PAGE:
Lockheed Martin is dangling the carrot of future access to its F-35 Lightning II joint strike fighter programme to India. But industry observers feel that the offer is just a to entice New Delhi to choose the company's F-16 for its ongoing competition for 126 multi-role combat aircraft (MRCA).
The F-35 Lightning II is a single-seat, single-engine, stealth-capable military strike fighter, a multi-role aircraft that can perform close air support, tactical bombing, and air-to-air combat.
The F-35 descended from the X-35 of the Joint Strike Fighter (JSF) programme.
The United States, the United Kingdom, and other partner governments are funding its development. It is being designed and built by an aerospace industry team led by Lockheed Martin and major partners BAE Systems and Northrop Grumman.
A demonstrator aircraft flew in 2000, and a production model first took flight on 15 December 2006.
The company has long eyed a potential market for the F-35 in India from 2015, possibly to replace its carrier-based British Aerospace Harriers and some land-based fighters.
The F-16 and F-35 will not be formally linked in a package deal, but Lockheed officials are emphasising that the former serves as an ideal bridge to acquiring the latter.
No F-35 programme officials are involved in current discussions between the countries, but other Lockheed and US government executives have briefed their Indian counterparts about the stealth fighter.
The company has, meanwhile, denied Indian press reports claiming that F-35 technology could be inserted into the F-16, or that the two aircraft could be sold to New Delhi for the same price.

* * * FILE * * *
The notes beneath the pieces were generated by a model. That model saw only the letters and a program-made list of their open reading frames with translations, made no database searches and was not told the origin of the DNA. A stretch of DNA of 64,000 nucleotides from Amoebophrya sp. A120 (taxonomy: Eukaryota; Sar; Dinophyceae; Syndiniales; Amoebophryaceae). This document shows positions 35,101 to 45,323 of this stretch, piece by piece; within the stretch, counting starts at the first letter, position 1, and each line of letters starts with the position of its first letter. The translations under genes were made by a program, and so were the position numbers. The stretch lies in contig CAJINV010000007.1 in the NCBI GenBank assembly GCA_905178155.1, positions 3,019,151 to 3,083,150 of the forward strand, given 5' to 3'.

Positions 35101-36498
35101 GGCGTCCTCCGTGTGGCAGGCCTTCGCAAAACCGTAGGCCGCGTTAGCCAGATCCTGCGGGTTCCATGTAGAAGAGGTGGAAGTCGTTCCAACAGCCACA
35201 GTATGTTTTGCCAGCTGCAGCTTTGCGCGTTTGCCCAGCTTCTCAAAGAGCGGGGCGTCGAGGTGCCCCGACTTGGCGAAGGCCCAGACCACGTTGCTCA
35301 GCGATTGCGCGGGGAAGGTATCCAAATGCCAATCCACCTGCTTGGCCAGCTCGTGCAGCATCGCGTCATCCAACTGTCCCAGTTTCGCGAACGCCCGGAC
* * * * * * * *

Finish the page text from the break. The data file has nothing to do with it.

Lockheed needs a strong incentive to persuade India to opt for the F-16 for its $15 billion 126-aircraft competition. Pakistan already possesses the F-16, and there are apprehensions in the Indian defence establishment about buying the same aircraft, even though the version being offered to New Delhi is more advanced than Islamabad's.
Some experts think that India should opt for the Boeing F/A-18E/F Super Hornet or the Russian MiG-35 instead.
The F-35 could solve worries in the Indian Air Force about the impact of delays in the multirole combat aircraft (MRCA) competition. A request for proposals is expected very soon, but the tender has been in the works since the end of the last decade and a decision is not expected for a few years more. Some observers believe that by the time it is selected, the aircraft could be outdated even before all 126 have been delivered.
The best scenario for India, say experts, is for Lockheed to offer to sell some F-16s, though not in the latest configuration, in the near term to boost India's falling fighter jet numbers. Then, around 2015, the F-35 could come into the picture. That way, India would be able to fill the gaps in its air defence and, later, get the cutting-edge technology it wants.
India is working with Russia on a fifth-generation fighter with stealth capabilities, but there has been little sign of progress. In the circumstances, the prospects of the F-35 are very bright. But the US government can separately offer the F-35 to India, for political reasons, though it would probably ask the country to choose either the F-16 or the F/A-18 in the 126-plane MRCA competition as a pre-requisite.